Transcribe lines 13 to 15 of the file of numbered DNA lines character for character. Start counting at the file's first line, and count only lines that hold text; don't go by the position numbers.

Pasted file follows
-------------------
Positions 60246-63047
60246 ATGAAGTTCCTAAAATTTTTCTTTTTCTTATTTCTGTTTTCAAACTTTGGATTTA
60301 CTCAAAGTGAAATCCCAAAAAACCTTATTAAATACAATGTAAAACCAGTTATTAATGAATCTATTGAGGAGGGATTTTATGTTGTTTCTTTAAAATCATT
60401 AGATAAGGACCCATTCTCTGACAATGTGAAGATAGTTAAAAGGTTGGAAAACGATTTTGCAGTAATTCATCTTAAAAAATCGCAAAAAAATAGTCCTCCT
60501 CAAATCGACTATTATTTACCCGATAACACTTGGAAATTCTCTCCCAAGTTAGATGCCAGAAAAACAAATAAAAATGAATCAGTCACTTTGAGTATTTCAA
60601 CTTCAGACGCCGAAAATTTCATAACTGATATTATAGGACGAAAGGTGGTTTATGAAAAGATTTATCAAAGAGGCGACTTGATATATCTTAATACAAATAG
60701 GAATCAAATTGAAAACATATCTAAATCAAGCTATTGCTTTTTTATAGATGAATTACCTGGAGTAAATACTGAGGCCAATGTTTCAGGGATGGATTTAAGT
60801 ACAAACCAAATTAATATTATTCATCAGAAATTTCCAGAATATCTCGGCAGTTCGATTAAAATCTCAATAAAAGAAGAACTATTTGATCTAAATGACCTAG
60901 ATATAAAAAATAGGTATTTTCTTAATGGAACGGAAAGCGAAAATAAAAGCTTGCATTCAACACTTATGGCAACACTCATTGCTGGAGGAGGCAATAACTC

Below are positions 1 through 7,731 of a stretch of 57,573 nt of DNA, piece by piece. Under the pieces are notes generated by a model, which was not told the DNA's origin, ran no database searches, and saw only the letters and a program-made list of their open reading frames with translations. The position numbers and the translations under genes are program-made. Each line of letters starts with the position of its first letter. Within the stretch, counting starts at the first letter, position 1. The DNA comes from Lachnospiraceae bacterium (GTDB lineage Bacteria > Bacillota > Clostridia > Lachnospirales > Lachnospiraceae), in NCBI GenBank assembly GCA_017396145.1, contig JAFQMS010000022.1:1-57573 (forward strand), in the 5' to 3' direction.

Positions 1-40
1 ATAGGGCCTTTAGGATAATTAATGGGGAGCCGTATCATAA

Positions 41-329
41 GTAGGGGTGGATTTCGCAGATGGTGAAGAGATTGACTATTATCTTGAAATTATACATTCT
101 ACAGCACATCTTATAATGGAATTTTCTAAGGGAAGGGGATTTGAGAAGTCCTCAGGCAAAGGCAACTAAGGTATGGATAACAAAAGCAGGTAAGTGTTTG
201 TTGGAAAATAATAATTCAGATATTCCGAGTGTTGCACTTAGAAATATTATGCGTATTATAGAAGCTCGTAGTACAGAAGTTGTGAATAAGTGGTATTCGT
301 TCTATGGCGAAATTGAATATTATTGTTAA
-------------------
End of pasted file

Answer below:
Positions 41-329
41 GTAGGGGTGGATTTCGCAGATGGTGAAGAGATTGACTATTATCTTGAAATTATACATTCT
101 ACAGCACATCTTATAATGGAATTTTCTAAGGGAAGGGGATTTGAGAAGTCCTCAGGCAAAGGCAACTAAGGTATGGATAACAAAAGCAGGTAAGTGTTTG